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Three experts share viewpoints on antimicrobial resistance

Melanie Epp Published on 30 September 2014

While antimicrobials are essential and effective tools for use in humans and animals, antimicrobial resistance (AMR) is a growing global concern which puts at risk the prevention and treatments of bacterial infections.

Increasingly, consumers are concerned about the transmission of resistant bacteria from animals and food that is derived from those animals.

Addressing those concerns, the potential impact of the treatment of mastitis with antimicrobials is being evaluated by industry, regulators and academics alike. These are their views.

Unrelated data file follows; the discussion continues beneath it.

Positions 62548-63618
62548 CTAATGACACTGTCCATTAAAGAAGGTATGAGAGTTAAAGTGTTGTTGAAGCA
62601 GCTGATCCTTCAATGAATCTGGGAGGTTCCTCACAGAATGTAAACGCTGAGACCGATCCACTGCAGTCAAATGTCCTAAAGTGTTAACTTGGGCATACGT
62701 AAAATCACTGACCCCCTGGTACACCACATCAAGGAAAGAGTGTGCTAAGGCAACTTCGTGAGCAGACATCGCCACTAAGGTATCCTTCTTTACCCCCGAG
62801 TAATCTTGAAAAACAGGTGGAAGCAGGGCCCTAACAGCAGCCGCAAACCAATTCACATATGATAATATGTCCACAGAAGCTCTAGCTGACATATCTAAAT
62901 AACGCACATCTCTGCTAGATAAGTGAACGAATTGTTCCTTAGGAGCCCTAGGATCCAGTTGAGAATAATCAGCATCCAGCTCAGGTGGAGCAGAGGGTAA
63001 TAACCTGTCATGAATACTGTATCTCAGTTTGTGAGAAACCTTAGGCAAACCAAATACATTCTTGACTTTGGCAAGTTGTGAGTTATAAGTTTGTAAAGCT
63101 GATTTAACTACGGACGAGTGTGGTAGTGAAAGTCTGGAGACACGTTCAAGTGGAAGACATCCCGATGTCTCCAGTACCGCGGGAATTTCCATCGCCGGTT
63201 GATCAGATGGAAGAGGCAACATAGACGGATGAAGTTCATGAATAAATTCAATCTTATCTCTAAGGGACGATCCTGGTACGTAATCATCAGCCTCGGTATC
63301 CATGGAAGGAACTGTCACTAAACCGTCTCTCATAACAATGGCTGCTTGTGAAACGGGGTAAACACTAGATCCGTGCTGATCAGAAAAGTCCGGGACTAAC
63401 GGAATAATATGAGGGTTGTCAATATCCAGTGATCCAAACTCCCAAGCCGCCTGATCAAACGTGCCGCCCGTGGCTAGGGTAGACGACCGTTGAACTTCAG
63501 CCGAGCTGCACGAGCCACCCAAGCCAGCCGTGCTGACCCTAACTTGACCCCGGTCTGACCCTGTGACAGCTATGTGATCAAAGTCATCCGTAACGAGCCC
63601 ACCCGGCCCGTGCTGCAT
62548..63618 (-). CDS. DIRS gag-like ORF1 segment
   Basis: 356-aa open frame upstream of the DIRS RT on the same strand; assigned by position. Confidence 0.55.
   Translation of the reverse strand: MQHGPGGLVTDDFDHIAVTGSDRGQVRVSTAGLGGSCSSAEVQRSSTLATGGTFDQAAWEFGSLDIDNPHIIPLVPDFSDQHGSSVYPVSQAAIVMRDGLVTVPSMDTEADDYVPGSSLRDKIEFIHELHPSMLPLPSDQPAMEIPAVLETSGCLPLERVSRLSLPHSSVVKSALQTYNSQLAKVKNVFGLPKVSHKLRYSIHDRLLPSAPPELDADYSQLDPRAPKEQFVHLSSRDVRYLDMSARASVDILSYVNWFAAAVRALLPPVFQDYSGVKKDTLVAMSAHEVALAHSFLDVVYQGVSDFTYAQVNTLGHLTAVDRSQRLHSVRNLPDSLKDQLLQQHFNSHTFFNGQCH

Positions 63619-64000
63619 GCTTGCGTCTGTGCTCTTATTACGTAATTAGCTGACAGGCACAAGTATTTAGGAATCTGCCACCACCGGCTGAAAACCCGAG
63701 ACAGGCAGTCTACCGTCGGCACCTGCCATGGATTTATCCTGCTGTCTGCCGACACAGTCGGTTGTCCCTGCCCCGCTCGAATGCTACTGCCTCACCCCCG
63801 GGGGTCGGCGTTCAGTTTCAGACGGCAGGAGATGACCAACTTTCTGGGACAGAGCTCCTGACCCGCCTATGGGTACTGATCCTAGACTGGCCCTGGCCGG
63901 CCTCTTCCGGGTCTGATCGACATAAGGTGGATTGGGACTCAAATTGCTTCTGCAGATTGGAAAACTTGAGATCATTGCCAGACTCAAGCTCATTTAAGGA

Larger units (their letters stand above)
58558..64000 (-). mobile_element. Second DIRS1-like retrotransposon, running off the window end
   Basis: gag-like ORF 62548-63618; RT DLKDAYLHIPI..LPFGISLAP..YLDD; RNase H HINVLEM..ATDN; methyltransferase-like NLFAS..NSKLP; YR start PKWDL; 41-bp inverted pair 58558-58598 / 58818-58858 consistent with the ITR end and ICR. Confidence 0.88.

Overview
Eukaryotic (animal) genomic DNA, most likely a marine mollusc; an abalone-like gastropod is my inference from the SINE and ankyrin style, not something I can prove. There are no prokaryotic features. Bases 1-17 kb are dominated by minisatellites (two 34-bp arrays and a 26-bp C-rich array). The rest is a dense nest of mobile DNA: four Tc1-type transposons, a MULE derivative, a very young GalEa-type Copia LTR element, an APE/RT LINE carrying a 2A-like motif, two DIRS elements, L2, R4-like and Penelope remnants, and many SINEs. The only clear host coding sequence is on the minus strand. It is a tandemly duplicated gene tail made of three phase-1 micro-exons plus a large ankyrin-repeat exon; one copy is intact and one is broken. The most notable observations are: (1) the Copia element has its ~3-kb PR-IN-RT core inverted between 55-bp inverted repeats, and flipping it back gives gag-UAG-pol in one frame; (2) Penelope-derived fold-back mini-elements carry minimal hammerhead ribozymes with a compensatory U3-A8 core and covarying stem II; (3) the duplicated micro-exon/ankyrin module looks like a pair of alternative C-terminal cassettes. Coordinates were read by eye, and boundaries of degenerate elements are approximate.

The industry view
While the industry has clearly defined responsibilities when it comes to bringing veterinary medicines to market, it is in the best interest of all stakeholders that practices are identified, communicated and implemented, said Tony Simon, director, European Scientific Affairs at Zoetis. He told this to the 650 or so attendees at this year’s National Mastitis Council (NMC) regional meeting held in Ghent, Belgium.

“Here the industry can help play an important role in the debate around benefits, risks and responsible use,” he said.

Before they can be approved for use, he continued, veterinary antibiotics must meet very high standards with regards to safety, quality and efficacy. Safety assessments evaluate toxicology, target animal safety, user safety, maximum residue limits, residues and withdrawal periods, and environmental risks.